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From Albania to Zaire, there's a whole world out there.
183

Pretend you're a French language teacher looking for films for a young teen audience
Topic by: lakemaiden
Posted: September 10, 2008 - 8:21 AM PDT
Last Reply: September 14, 2008 - 6:30 AM PDT

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author topic: Pretend you're a French language teacher looking for films for a young teen audience
lakemaiden
post #1  on September 10, 2008 - 8:21 AM PDT  
Can you suggest french films that delve into topics that are relevant to french culture and/or history, that can be listened to in french? It'd be nice if they were rated pg-13 or less but I know films that are nasty sometimes slide through the ratings system while worthwhile and well meaning films end up getting hit with a harder rating than is really called for. Its all about context. Is the violence romanticized or is it making a point, is the nudity necessary or exploitative. If there are negative views expressed by the characters, what is the attitude of the film, and what impression are you left with at the end of it all?

If we're looking at films that might be on the borderline, I'd appreciate a heads up on what the issues might be that push it towards the border, so we can have an appropriate discussion beforehand.
underdog
post #2  on September 10, 2008 - 11:42 AM PDT  
I forwarded this to a couple of people, including my sister who used to teach French as well (and is still a HS teacher). Will let you know if they have some good suggestions!

I just thought of a couple off the top of my head -- not sure if these are what you're looking for exactly, and the latter film may be too dark for your class? but Louis Malle's Au Revoir Les Enfants and Lacombe Lucien are both terrific films about WWII and France from the perspective of teenage boys. Excellent, provocative stuff, in French.

I can't imagine kids not still relating to The 400 Blows, either. French New Wave, coming of age, a lot of French cultural/economic issues from that period.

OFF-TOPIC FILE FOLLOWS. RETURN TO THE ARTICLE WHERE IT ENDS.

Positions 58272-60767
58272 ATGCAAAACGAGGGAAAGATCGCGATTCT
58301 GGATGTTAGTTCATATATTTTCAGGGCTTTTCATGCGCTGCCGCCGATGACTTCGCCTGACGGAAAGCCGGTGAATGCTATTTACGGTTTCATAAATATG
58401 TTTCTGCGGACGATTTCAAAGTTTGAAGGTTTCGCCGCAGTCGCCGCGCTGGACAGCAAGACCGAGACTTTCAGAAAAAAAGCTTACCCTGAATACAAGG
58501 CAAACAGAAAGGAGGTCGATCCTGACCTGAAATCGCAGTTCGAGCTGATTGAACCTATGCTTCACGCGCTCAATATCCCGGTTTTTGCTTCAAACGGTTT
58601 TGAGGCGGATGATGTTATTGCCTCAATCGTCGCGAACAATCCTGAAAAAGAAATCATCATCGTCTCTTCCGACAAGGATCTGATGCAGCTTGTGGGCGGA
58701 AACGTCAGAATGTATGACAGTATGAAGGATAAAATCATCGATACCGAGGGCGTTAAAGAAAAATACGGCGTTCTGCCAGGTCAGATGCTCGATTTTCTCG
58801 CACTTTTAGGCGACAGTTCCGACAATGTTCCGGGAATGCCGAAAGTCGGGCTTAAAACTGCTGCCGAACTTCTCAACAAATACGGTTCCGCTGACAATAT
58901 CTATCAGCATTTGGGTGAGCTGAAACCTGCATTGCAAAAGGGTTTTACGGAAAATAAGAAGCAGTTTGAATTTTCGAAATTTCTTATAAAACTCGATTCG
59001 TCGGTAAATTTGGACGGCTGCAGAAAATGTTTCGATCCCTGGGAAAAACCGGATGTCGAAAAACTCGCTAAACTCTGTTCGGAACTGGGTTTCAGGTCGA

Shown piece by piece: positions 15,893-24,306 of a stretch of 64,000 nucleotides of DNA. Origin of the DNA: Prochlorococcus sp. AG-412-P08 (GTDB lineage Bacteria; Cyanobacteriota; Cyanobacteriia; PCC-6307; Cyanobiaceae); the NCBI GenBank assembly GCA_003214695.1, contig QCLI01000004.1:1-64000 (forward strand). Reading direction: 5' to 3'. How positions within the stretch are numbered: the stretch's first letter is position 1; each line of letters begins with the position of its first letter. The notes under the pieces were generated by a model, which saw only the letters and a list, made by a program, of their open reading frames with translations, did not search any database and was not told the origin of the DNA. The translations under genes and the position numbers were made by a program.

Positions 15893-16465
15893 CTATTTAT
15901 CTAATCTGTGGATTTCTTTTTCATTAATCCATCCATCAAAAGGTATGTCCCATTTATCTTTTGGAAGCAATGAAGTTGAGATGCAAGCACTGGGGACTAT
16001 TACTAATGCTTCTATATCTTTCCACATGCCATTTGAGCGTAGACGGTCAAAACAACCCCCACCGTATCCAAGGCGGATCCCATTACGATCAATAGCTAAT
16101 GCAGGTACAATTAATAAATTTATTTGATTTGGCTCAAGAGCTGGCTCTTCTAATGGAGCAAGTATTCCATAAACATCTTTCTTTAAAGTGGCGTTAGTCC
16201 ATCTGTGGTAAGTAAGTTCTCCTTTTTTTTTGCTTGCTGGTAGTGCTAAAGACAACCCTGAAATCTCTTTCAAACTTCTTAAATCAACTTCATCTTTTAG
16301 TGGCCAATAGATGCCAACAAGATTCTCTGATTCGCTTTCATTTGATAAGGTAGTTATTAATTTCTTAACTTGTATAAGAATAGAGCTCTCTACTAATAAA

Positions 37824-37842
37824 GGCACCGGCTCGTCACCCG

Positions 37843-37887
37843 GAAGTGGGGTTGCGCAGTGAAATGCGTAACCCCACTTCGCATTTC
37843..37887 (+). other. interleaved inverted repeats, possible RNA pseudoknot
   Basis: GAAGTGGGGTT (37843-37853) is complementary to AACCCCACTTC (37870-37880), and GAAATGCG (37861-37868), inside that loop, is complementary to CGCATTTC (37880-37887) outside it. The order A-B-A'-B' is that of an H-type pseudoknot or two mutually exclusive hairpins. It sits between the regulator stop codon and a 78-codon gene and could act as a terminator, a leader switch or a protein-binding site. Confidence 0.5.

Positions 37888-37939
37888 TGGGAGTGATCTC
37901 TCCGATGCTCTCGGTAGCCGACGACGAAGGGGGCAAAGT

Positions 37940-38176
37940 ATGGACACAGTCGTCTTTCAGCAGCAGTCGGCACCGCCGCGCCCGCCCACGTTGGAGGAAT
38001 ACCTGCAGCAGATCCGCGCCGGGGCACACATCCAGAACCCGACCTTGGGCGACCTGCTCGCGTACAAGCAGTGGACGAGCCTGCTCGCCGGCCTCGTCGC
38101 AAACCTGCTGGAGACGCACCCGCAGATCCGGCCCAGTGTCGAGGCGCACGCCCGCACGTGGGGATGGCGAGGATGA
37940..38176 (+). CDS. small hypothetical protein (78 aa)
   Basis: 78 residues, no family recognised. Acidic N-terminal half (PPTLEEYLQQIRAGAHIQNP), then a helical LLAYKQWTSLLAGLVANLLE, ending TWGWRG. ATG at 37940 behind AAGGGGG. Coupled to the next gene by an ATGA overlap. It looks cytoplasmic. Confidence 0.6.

And there's always Children of Paradise, too.

kaream
post #3  on September 10, 2008 - 3:05 PM PDT  
> On September 10, 2008 - 11:42 AM PDT underdog wrote:
> ---------------------------------
> I just thought of a couple off the top of my head -- not sure if these are what you're looking for exactly, and the latter film may be too dark for your class? but Louis Malle's Au Revoir Les Enfants and Lacombe Lucien are both terrific films about WWII and France from the perspective of teenage boys. Excellent, provocative stuff, in French.
>
> I can't imagine kids not still relating to The 400 Blows, either. French New Wave, coming of age, a lot of French cultural/economic issues from that period.
>
>
> And there's always Children of Paradise, too.
> ---------------------------------

Claude Berri: The Two of Us, about a young French Jewish boy sent from Paris to spend the war years with Petain-sympathizing relatives on a farm; he has to hide his Jewishness and pretend to be Catholic. A wonderful warm-hearted movie. Also from Berri: Jean de Florette, and Manon of the Spring, a 2-film series. A brief shot of Manon dancing nude by herself, but both are fine for youngsters.

Robert Bresson: A Man Escaped; Pickpocket; Au Hazard Balthazard; Mouchette.

Marcel Carne: in addition to underdog's suggestion of Les Enfants du Paradis, there's Port of Shadows.

Claude Chabrol: The Eye of Vichy is a documentary about Vichy propaganda during the war; I'm not sure I would recommend his many other movies for this age group.

Henri-Georges Clouzot: The Wages of Fear; and Diabolique -- both terrific movies.

Jean Cocteau: La Belle et la Bete (Beauty and the Beast).

Jacques Demy: The Umbrellas of Cherbourg -- Catherine Deneuve's first major film; the whole movie is sung; a fascinating experiment and a lovely film.

Georges Franju: Eyes Without a Face -- what passed for horror back in 1960, now just right for young teens.

Louis Malle: other than the two titles suggested by underdog, most of his movies will not be appropriate.

Jean-Pierre Melville: Bob le Flambeur; Le Samourai; Army of Shadows; Le Cercle Rouge; Un Flic.

Marcel Ophuls: The Sorrow and the Pity, if you're interested in the war in France.

Jean-Paul Rappeneau: Cyrano de Bergerac.

Jean Renoir: many movies, but probably Boudu Saved From Drowning, and The Golden Coach for this age audience.

Alain Resnais: Night and Fog is a short documentary about Dachau.

Eric Rohmer: again, many movies, some of more interest than others. I think I'd mostly recommend The Lady and the Duke.

Francois Truffaut: literally gobs of movies. In addition to The 400 Blows, another one you should definitely try is Small Change, about schoolboys. One brief segment of a couple of boys spying on a young woman washing her arms and breasts, but nothing worse than that.

kaream
post #4  on September 10, 2008 - 3:08 PM PDT